Court and Legislature Reshape Connecticut's Pay-to-Play and Lobbying Laws
The United States Court of Appeals for the Second Circuit on July 13, 2010, upheld some aspects of Connecticut's pay-to-play law and struck down other aspects as unconstitutional. Green Party of Connecticut v. Garfield, 2010 WL 2737134 (2nd Cir. 2010). Shortly thereafter, the state legislature passed S.B. 551 over the veto of Governor Rell and, in doing so, made some changes to the pay-to-play law. The impacts of the court opinion and the new statute are discussed in brief below.
First, the Second Circuit upheld the ban on contributions by state contractors and prospective contractors and their related persons. Thus, this aspect of the law has not changed, and the legislature left it undisturbed.
Second, the Second Circuit struck down the ban on the solicitation of contributions by state contractors and prospective contractors. The court indicated that this ban was a direct affront to free speech since it simply involved speech and did not involve monetary contributions in and of themselves. Accordingly, contractors and prospective contractors and related persons are free until the end of 2010 to solicit contributions for candidates. As a result of the new statute, however, the state is imposing a new and narrower solicitation ban on January 1, 2011.
Third, the Second Circuit struck down the ban on lobbyists' making or soliciting contributions. In response, the legislature amended the lobbyist rule in several ways. Instead of a ban, there is now a $100 limit imposed on certain lobbyist contributions and the contributions of related persons. Although, in light of the Second Circuit's opinion, lobbyists now may solicit contributions, contribution solicitations by lobbyists are subject to a new and narrower solicitation ban on January 1, 2011. Further, the statute now bans the "bundling" of contributions by communicator lobbyists, their agents and members of their immediate families. Finally, the legislature also expanded the ban on contributions during legislative sessions to cover contributions from all lobbyists. The blackout period formerly applied only to lobbyist employers and their political action committees (PACs).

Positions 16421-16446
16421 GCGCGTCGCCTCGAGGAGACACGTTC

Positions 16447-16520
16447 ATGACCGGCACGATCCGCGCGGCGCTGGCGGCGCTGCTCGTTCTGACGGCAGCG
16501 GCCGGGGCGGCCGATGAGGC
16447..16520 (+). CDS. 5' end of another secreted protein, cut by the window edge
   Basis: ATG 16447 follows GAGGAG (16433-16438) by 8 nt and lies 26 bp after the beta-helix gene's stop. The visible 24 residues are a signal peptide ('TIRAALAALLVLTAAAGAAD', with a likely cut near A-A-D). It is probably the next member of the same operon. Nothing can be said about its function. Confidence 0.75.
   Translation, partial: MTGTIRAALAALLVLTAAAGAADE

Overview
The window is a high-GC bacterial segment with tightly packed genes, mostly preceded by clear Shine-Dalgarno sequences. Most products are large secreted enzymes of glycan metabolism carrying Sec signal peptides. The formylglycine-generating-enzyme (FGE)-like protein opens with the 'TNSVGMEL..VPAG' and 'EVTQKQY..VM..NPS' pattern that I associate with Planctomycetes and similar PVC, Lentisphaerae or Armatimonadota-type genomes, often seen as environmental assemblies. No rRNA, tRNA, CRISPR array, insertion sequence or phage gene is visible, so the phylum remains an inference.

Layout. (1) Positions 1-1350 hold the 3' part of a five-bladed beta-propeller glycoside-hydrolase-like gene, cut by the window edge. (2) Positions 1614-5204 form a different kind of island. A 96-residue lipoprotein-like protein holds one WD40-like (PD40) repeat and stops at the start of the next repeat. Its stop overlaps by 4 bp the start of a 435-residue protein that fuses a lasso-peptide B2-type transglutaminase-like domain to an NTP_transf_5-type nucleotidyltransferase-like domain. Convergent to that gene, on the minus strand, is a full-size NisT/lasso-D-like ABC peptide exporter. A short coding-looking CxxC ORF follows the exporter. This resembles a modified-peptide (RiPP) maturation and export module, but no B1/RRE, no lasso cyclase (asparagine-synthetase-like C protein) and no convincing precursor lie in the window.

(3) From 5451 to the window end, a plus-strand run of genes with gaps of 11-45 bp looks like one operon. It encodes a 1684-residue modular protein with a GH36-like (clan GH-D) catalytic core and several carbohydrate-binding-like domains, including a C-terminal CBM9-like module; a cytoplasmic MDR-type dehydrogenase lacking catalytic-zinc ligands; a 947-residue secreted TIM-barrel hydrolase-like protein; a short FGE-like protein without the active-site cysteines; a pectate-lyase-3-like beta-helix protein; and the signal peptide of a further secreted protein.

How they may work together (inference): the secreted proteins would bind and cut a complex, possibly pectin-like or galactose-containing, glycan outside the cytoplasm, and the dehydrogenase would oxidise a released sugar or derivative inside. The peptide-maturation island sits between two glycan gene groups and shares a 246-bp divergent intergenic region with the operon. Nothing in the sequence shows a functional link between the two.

All of the statutory changes became effective upon the override of the Governor's veto, which was on August 13, 2010.